Curricular Unit: Marine Mapping

Contributed by: Engineering K-PhD Program, Pratt School of Engineering, Duke University

Quick Look

Grade Level: 7 (6-8)

Choose From: 2 lessons and 2 activities

Subject Areas: Earth and Space, Measurement

A glimpse of some of the fish and marine life at the Bunaken Marine Park.
Students learn the importance of habitat mapping and animal tracking
copyright
Copyright © GFDL and Creative Commons CC-BY-SA-2.1 Japan. https://en.wikipedia.org/wiki/Marine_protected_area#/media/File:Bunaken_Marine_Park.JPG

Summary

The marine environment is unique and because little light penetrates under water, technologies that use sound are required to gather information. The seafloor is characterized using underwater sound and acoustical systems. Current technological innovations enable scientists to further understand and apply information about animal locations and habitat. Remote sensing and exploration with underwater vehicles enables researchers to map and understand the sea floor. Similar technologies also aid in animal tracking, a method used within science and commercial industries. Through inquiry-based learning techniques, students learn the importance of habitat mapping and animal tracking.
This engineering curriculum meets Next Generation Science Standards (NGSS).

Engineering Connection

Students learn how technologies developed by engineers are improving the ability of scientists and other researchers to learn about the unknown frontier of marine environments.

Unit Overview

Lesson 1, Habitat Mapping, and its associated activity, Map That Habitat, is an introduction to habitat mapping and how technology aids in the process.

Lesson 2, Marine Animal Tracking, and its associated activity, Acting Out Animal Tracking: Map-a-Buddy, is an introduction to the ideas and implications of animal tracking, such as those found within science and commercial industries.

Educational Standards

Each TeachEngineering lesson or activity is correlated to one or more K-12 science, technology, engineering or math (STEM) educational standards.

All 100,000+ K-12 STEM standards covered in TeachEngineering are collected, maintained and packaged by the Achievement Standards Network (ASN), a project of D2L (www.achievementstandards.org).

In the ASN, standards are hierarchically structured: first by source; e.g., by state; within source by type; e.g., science or mathematics; within type by subtype, then by grade, etc.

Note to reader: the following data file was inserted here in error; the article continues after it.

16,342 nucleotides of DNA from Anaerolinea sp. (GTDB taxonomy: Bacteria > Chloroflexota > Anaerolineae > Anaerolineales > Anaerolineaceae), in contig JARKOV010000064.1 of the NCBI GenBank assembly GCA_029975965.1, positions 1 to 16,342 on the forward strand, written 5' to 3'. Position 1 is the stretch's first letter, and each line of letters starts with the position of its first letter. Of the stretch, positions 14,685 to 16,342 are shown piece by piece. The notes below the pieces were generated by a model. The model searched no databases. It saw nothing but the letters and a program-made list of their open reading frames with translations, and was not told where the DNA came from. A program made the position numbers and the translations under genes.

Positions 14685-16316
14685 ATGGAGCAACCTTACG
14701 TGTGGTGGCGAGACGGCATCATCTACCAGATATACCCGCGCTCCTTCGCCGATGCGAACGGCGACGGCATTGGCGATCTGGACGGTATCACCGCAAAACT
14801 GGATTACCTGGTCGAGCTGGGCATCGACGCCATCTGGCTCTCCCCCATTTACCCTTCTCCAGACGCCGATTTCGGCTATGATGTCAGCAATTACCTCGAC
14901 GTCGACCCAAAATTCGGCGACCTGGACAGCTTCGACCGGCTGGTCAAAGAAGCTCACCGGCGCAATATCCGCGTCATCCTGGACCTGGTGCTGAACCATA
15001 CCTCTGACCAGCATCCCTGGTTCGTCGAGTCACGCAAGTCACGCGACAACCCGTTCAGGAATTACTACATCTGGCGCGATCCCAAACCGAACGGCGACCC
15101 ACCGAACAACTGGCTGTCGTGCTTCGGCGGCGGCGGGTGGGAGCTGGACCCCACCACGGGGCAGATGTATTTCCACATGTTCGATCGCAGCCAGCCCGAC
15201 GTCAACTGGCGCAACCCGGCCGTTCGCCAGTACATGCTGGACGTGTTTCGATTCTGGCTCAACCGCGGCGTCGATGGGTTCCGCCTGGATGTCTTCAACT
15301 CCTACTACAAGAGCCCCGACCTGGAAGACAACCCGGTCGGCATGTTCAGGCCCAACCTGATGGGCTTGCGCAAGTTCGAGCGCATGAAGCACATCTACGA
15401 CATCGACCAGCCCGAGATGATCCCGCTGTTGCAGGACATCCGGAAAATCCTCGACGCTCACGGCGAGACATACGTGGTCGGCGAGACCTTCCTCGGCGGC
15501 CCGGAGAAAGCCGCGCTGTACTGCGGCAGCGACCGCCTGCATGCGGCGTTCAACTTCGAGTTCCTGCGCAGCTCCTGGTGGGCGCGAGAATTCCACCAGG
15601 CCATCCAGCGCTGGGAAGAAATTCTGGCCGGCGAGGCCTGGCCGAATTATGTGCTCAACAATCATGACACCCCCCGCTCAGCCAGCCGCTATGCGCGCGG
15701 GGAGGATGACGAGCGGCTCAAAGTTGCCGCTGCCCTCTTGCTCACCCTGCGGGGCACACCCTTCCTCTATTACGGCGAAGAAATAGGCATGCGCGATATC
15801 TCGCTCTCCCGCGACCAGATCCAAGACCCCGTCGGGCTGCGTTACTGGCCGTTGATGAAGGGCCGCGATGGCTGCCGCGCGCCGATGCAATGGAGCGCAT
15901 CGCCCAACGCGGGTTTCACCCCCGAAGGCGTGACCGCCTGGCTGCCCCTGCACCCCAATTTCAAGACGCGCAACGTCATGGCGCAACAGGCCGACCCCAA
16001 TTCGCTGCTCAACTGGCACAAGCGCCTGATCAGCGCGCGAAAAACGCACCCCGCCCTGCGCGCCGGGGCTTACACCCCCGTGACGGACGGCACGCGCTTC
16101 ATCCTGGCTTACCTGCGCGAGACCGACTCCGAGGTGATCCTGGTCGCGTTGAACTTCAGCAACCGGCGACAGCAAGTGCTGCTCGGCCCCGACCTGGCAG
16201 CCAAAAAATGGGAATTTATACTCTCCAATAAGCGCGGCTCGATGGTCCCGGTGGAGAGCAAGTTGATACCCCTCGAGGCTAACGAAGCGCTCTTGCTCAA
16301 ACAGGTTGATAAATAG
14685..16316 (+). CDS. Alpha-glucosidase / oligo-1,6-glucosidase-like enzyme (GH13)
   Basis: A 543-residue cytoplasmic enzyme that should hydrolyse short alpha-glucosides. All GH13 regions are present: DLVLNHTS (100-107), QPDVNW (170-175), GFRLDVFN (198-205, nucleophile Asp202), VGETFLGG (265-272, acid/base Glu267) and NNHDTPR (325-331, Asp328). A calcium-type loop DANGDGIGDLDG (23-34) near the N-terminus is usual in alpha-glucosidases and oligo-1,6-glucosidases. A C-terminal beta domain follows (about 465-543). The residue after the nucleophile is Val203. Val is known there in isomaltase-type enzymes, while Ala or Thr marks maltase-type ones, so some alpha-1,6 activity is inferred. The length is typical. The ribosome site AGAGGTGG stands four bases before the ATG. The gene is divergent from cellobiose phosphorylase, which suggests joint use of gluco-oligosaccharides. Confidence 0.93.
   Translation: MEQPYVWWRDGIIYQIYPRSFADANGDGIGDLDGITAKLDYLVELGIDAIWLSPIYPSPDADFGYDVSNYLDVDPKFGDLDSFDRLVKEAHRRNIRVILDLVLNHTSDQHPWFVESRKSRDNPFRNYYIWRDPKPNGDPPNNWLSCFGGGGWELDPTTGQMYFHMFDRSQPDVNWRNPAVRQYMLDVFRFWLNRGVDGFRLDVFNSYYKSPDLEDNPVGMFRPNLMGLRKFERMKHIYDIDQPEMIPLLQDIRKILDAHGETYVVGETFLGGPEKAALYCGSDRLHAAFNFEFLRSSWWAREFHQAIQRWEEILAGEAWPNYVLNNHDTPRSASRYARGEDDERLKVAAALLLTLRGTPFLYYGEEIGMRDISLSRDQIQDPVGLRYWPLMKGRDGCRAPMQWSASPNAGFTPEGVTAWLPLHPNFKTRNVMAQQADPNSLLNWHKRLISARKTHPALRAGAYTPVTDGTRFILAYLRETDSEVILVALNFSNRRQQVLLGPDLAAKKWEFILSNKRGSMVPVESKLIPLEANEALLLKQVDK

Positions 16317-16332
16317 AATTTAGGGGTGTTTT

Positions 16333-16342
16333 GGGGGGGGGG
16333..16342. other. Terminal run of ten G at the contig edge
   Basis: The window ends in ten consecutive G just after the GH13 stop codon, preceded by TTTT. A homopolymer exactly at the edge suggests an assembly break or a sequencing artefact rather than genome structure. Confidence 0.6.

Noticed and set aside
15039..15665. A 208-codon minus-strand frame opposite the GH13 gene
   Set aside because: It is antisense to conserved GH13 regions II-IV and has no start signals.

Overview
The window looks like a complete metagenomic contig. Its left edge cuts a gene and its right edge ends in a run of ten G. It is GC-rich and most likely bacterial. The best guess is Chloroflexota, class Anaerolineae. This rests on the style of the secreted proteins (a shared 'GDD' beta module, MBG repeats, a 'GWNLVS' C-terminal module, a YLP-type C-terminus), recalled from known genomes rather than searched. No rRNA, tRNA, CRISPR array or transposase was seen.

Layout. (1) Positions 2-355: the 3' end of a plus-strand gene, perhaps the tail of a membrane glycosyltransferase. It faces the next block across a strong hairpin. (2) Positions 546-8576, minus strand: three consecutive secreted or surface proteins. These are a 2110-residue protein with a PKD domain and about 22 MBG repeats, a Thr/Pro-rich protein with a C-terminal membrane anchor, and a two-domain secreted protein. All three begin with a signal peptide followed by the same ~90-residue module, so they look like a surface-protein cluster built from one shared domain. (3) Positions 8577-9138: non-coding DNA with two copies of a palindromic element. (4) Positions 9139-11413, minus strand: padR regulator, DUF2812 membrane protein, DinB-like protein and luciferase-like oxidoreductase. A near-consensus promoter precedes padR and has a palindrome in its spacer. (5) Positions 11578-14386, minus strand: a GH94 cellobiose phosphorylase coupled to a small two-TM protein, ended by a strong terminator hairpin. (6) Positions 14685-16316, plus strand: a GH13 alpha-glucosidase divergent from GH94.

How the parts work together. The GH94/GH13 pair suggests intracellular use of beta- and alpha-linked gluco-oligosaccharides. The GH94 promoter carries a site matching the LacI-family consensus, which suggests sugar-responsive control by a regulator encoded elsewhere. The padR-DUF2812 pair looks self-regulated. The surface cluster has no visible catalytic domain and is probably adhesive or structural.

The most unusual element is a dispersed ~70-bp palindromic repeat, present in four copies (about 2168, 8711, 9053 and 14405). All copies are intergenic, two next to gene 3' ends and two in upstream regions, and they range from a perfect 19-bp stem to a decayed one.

NGSS Performance Expectation

MS-LS2-5. Evaluate competing design solutions for maintaining biodiversity and ecosystem services. (Grades 6 - 8)

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This unit focuses on the following Three Dimensional Learning aspects of NGSS:
Science & Engineering Practices Disciplinary Core Ideas Crosscutting Concepts
Evaluate competing design solutions based on jointly developed and agreed-upon design criteria.

Alignment agreement:

Biodiversity describes the variety of species found in Earth's terrestrial and oceanic ecosystems. The completeness or integrity of an ecosystem's biodiversity is often used as a measure of its health.

Alignment agreement:

Changes in biodiversity can influence humans' resources, such as food, energy, and medicines, as well as ecosystem services that humans rely on—for example, water purification and recycling.

Alignment agreement:

There are systematic processes for evaluating solutions with respect to how well they meet the criteria and constraints of a problem.

Alignment agreement:

Small changes in one part of a system might cause large changes in another part.

Alignment agreement:

The uses of technologies and any limitations on their use are driven by individual or societal needs, desires, and values; by the findings of scientific research; and by differences in such factors as climate, natural resources, and economic conditions. Thus technology use varies from region to region and over time.

Alignment agreement:

Scientific knowledge can describe the consequences of actions but does not necessarily prescribe the decisions that society takes.

Alignment agreement:

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Unit Schedule

Contributors

Kimberly Goetz, Nicholas School of the Environment; Jonelle Stovall, Pratt School of Engineering; Melissa Sanderson, Pratt School of Engineering; Heather Kerkering, Nicholas School of the Environment

Copyright

© 2013 by Regents of the University of Colorado; original © 2005 Duke University

Supporting Program

Engineering K-PhD Program, Pratt School of Engineering, Duke University

Acknowledgements

This content was developed by the MUSIC (Math Understanding through Science Integrated with Curriculum) Program in the Pratt School of Engineering at Duke University under National Science Foundation GK-12 grant no. DGE 0338262. However, these contents do not necessarily represent the policies of the NSF, and you should not assume endorsement by the federal government.

Last modified: February 17, 2018

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